Remember Desert Golfing? Party Golf is what you'd get if you took Desert Golfing and added weird ball shapes and local four-person multiplayer. Each level is procedurally generated, so you never get the same one twice, and different shapes, such as football, banana and square, can be chosen for the balls, which changes up the physics of how they land and bounce. There are also offensive moves the players can use against each other so you're not entirely reliant on trajectory. It makes for a really silly, but fun, party game. Party golf is currently funding on Kickstarter for PS4 and PC.
Death Stair is a really interesting, asymmetrical idea. One to three players (Runners) run up a long set of stairs while another player (the Gunner) throws stuff down to keep them from reaching the top. What really makes it hilarious is the ragdoll physics. Every time you get knocked off your feet, you go tumbling in an incredibly floppy fashion. The winner is whoever reaches the top of the stairs first. If no one makes it up before the time runs out, the Gunner wins. The game is currently funding on Kickstarter for Steam. You can download a playable alpha demo on the Kickstarter page.
Death Squared is a diabolical cooperative game for one, two or four players. The aim is to get the coloured boxes on to the circles of the same colour to complete the level, but there's a catch (of course there's a catch). Every time one box moves, it can have an effect on the board. Spikes might emerge, lasers might fire, a phantom block might push your friend over the edge. The aim is to figure out the patterns of these events, then communicate with each other to solve the problem. Death Squared is due out some time next year for consoles and PC.
GoatPunks is a madcap "king of the hill"-style party game for up to four players, racing to the top of the mountain to rain fire and bombs on their foes and claim the title of mountainiest goat (probably). You have to dash up the mountain, or scaffold, or volcano, reach the top, and stay there for 30 seconds without being knocked off. You can use weapons, but climbing goats have the ability to shield so maintaining top position isn't as easy as it sounds. You can vote for GoatPunks on Steam Greenlight now.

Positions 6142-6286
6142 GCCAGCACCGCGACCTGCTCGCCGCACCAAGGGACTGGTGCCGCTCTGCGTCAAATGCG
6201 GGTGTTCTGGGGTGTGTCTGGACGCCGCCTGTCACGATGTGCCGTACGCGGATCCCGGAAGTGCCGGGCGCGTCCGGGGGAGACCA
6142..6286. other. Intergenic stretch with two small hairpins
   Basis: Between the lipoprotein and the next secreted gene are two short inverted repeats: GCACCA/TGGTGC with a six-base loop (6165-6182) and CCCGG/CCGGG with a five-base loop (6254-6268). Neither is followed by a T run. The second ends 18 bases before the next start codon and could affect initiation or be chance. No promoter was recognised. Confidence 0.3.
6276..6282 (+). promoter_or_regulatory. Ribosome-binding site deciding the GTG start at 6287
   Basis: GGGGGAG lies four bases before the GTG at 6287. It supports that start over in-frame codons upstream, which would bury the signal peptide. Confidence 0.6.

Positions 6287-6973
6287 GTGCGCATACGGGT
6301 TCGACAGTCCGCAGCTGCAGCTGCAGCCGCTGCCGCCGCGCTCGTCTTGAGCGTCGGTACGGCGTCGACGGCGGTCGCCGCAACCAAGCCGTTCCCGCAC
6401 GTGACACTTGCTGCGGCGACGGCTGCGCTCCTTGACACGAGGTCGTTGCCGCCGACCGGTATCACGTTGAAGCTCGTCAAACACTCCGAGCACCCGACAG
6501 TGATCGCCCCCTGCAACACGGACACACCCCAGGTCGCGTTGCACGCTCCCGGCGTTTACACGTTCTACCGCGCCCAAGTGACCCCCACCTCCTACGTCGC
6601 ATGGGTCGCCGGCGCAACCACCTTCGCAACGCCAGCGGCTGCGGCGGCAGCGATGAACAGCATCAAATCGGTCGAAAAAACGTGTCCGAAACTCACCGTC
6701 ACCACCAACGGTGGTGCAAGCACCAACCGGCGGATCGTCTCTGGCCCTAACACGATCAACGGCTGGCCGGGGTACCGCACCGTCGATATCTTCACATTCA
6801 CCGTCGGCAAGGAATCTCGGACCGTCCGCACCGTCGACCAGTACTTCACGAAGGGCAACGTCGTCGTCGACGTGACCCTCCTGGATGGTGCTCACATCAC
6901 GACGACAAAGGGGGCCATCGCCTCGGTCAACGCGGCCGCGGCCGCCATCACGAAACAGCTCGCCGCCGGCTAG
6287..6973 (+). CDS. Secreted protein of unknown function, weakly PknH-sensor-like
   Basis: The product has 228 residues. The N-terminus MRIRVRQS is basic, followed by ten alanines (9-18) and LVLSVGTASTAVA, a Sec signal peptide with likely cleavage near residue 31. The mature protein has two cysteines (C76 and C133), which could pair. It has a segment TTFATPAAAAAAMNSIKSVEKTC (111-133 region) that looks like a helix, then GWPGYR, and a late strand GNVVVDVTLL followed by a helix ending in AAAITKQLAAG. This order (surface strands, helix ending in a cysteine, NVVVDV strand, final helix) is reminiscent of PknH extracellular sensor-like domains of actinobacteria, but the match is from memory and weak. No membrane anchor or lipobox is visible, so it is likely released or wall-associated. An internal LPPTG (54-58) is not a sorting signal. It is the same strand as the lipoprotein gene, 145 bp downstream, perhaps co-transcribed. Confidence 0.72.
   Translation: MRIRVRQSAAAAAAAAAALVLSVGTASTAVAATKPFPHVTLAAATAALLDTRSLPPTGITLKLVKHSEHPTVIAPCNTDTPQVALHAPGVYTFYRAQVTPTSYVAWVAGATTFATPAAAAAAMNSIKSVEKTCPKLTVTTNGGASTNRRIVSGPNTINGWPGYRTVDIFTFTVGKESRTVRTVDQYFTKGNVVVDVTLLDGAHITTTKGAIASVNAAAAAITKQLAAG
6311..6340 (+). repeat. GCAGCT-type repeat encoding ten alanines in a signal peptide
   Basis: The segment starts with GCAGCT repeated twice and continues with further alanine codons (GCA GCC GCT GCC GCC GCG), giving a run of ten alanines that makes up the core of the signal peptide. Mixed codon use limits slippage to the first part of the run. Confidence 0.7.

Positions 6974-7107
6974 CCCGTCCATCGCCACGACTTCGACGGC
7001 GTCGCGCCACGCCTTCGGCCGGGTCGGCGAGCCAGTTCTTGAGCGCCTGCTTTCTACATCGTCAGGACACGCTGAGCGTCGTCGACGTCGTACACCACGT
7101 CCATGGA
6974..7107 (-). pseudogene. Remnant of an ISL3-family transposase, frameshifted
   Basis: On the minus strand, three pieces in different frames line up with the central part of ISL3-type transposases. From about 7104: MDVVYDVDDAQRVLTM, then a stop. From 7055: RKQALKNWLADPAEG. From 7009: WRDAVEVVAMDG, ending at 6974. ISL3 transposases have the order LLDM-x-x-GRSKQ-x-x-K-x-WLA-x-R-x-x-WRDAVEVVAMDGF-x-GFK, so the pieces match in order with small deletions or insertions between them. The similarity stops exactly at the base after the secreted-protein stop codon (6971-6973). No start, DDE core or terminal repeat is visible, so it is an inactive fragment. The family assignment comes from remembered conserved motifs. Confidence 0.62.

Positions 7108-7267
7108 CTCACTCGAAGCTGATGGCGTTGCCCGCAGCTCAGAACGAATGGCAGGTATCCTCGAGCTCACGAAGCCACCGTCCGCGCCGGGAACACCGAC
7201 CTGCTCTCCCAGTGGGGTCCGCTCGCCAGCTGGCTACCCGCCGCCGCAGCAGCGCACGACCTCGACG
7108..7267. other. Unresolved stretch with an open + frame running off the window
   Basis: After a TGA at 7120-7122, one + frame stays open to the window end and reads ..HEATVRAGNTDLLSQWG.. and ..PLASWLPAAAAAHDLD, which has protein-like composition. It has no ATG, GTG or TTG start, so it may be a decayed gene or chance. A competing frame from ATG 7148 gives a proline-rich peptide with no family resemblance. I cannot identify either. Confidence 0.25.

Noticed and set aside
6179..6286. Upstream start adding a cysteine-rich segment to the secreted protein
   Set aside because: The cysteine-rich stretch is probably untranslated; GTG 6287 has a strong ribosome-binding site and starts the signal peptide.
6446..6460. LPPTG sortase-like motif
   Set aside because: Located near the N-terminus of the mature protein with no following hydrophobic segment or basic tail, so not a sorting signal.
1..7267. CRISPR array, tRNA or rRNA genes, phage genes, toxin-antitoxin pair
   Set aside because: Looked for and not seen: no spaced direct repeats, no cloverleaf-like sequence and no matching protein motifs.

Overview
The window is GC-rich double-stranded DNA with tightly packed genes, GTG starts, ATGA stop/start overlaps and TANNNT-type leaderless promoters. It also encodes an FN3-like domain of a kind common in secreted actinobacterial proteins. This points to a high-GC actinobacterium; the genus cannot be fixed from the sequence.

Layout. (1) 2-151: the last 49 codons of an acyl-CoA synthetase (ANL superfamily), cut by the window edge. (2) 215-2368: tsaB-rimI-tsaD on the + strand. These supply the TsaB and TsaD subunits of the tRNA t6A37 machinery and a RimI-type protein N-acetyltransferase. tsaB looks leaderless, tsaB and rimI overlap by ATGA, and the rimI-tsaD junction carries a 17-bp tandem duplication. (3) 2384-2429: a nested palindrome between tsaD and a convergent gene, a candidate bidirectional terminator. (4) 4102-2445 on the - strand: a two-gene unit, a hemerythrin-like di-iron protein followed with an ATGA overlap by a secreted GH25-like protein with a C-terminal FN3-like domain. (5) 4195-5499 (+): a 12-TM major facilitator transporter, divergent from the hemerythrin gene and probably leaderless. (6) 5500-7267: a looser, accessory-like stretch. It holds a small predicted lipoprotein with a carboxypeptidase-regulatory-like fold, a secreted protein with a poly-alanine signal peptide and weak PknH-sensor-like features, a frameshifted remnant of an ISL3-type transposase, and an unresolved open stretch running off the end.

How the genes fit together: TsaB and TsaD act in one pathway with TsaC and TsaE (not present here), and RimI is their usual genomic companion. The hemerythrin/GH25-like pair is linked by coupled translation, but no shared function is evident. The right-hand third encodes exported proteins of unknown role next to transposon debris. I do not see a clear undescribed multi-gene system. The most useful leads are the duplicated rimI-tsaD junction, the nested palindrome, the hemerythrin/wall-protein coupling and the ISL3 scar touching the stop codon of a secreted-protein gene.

Space Dust Racers is a game from a team of veteran EA developers, and boy does their expertise show. It's a Mario Kart-style racing game, and it'll look pretty familiar. You race around a track, collecting weapons and power ups to use against your fellows. The difference is that it can support up to 16 players, and it's local multiplayer on a single screen. If you fall too far behind, you're out of the race. Luckily, this doesn't take too long at all, so the game takes place in short, sharp, furious bursts of high-octane fun. It's due for release in early 2016 for PC, Xbox One and PS4.
If you cross Gauntlet with a MOBA-style upgrade system and pit the players against each other, what you end up with looks a lot like Dungeon League. Each round lasts just a couple of minutes, and there are various types, such as capture the flag or claim the witch's eye, and players can play four-person cooperative, every person for themselves, or two-versus-two. In between rounds, you can level up and use your loot to buy character upgrades. It's available now for PC, Mac and Linux on Humble and Steam.
Ascent: The Space Game is quite possibly the most ambitious game I saw at PAX 2015. It's a player-vs-environment MMORPG set in space, with 270 billion star systems based on NASA maps. The idea of the game, artist George Karandais told me, is to move away from EVE Online-style PvP combat, where you can go away overnight and come back to find everything destroyed. Instead, the focus is on cooperation, exploration, trading, farming, manufacturing, research, mining and building. Players will work together to expand the human reach into the universe, forming governments and building jump gates as community mega-projects. And for the combat-lovers, occasionally fighting battles against NPC foes. It's currently available for PC via Steam Early Access.
Fastest thumbs in the... er... living room! That's what it takes to win Western Press, a duelling game based on the tropes of the film Western. Each player chooses from one of 16 characters. The duel then takes place, with whoever is fastest at pressing the sequence of buttons down their side of the screen winning. Which buttons are used can be configured, so the difficulty can be set lighter for, say, PC gamers who aren't used to handling a controller, to hardcore all of the buttons. It's due out soon for PC and Mac.